January 6, 2023
A selection of five new novels with page-turning plots by women start off our reading in the new year. Here we have a novelist whose 2020 debut was a breakout bestseller; a celebrated American poet’s latest; a Cypriot American prize-winner; the eleventh book of fiction by a London journalist; and a historical novel based on an American classic. Get comfy on the couch with a warm blanket and prepare to be transported.
Buyer, The Center for Fiction Bookstore
Come & Get It
By Kiley Reid
Published by G. P. Putnam's Sons
Revisit the agony of college with all the twisted dynamics of dorm life! Reid’s latest is set in a Southern school where Millie, one of the few Black students, is an R.A.; Kennedy is a transfer student fleeing a horrific accident; and Agatha is a lesbian professor working on an ethically questionable book. Each character’s interior life is meticulously detailed as well as what they wear and eat, their naïve conversations, the mean girl pettiness, and the glaring class disparities. This novel is funny, squirmy, nostalgic, and a spot-on portrait of life on the threshold of adulthood. Do I sense another bestseller for Reid?
Published by Cynthia Zarin
The title of acclaimed poet Zarin’s novel is the Italian word for winter. In her brief, exquisite book we return again and again to the image of Caroline in the snow in Central Park waiting to receive a call from Alastair. Through fluid time periods over decades and other relationships, their unbreakable bond persists—they are soulmates. “Sometimes she saw a phrase coming at her, like a gull swooping down over the sea from a great height.” That is how you will react to her beautiful language as well. “How unwise it is to look back. But it is all we know, the pictures hanging in our little hut of time.” How true..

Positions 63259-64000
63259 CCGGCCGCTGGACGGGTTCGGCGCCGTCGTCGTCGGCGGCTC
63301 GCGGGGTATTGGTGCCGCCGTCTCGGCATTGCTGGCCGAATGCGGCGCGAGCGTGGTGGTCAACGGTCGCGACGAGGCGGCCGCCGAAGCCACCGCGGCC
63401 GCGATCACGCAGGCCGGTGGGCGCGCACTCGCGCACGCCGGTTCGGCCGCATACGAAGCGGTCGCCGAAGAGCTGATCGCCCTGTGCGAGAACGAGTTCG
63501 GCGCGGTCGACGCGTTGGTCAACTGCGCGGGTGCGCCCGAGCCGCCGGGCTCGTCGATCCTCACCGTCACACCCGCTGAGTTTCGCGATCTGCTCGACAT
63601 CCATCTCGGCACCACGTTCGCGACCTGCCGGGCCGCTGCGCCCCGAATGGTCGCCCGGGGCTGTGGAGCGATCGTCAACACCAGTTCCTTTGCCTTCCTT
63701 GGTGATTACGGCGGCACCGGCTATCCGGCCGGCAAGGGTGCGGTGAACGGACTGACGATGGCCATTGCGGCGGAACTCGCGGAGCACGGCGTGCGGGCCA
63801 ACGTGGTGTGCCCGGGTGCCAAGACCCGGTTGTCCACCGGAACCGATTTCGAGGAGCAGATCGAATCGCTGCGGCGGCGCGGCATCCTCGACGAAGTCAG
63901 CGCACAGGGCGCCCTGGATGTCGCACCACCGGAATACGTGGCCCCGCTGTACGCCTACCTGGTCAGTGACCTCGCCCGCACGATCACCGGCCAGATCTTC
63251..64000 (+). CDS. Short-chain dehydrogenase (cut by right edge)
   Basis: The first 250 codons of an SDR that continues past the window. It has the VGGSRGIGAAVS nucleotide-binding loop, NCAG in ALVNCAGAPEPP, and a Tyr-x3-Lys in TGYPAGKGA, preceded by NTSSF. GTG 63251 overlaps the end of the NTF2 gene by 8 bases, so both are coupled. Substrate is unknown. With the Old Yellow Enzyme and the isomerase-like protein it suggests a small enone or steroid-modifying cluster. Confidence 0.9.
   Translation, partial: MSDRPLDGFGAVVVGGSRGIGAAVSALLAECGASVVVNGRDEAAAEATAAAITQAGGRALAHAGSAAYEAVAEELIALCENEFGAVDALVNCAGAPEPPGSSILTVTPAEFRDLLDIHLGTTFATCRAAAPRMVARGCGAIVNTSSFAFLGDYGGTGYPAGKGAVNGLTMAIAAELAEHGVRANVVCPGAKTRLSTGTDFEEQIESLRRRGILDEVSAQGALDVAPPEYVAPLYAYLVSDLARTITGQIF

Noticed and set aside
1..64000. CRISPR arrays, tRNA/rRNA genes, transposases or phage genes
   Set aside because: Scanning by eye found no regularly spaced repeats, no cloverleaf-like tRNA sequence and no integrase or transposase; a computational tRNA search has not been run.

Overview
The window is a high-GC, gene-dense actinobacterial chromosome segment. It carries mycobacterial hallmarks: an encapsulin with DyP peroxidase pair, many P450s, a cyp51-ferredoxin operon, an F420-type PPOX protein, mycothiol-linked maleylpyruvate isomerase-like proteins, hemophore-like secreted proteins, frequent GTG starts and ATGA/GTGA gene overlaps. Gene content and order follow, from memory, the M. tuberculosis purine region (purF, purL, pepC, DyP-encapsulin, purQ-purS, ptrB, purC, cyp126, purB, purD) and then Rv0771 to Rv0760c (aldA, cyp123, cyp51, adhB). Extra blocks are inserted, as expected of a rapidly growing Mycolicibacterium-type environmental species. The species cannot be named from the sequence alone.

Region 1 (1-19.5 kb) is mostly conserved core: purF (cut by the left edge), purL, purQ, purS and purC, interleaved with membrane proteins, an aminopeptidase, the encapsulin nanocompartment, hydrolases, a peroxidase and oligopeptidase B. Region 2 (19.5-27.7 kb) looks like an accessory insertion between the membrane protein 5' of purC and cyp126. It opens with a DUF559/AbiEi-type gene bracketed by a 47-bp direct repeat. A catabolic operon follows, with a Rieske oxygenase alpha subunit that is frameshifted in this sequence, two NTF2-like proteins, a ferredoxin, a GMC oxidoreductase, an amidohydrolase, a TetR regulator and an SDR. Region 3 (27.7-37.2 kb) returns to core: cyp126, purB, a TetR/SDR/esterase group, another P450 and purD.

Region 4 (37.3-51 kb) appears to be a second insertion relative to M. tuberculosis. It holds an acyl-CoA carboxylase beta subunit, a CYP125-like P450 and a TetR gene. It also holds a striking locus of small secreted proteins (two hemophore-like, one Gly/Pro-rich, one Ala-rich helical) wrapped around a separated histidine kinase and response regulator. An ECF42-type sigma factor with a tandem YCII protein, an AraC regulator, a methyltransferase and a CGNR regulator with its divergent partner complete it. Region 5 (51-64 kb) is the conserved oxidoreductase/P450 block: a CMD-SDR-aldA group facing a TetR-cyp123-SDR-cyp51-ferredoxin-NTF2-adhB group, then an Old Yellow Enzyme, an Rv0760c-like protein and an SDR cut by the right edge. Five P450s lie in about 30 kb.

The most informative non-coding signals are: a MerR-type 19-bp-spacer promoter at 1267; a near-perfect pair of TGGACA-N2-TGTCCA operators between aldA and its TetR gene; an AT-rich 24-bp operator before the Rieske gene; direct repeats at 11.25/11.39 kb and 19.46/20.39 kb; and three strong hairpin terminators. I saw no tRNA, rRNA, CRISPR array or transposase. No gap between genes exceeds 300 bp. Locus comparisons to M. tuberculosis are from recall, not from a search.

The Book of Fire
By Christy Lefteri
Published by Ballantine Books
Lefteri’s novel explores the wildfires in Greece in 2018. Following a later visit to Mati to see the devastation for herself, she says, “Storytelling can have the power to draw someone into the lives of people who have lived through something… it can personalize events.” In her new book, she probes the cause of the disaster (a controlled fire gone awry), the people responsible, and the residents mourning the loss of the area’s vulnerable natural world. Through the eyes of one family, she makes the often-overwhelming issue of global warming more comprehensible by focusing on one small community and how it is affected.
Wild and Distant Seas
By W. W. Norton
Published by Tara Karr Roberts
In 1840s Nantucket, Evangeline, who has psychic powers to alter people’s memories, runs a local chowder house, and has recently lost her husband to the sea. Cut to the arrival of the sailor Ishmael and his cohort Queequeg about to embark on a whale hunt with Captain Ahab. Evangeline and Ishmael produce a daughter, Rachel (see: the rescue boat in Moby-Dick…), who years later goes on a journey to find her father. Roberts is a terrifically inventive and vivid writer (you can feel the sea air) and her concentration on generations of women is a fresh take on this classic..
By Julie Myerson
Published by Tin House
A searing depiction of the dynamics between mothers and daughters, Myerson portrays the heartbreak of having a child who seems hell-bent on ruining her life and the lives of everyone around her. As she is dropped off at rehab, her parents’ sense of freedom feels hollow. Her mother, our narrator, is a writer whose relationship to her own mother is also fraught—the novel centers the anguish these relationships can bring as well as the way writers process this trauma by using personal stories in their own fiction. Fiction or nonfiction? That is the question. This book is painful but beautiful and will linger in the reader’s consciousness.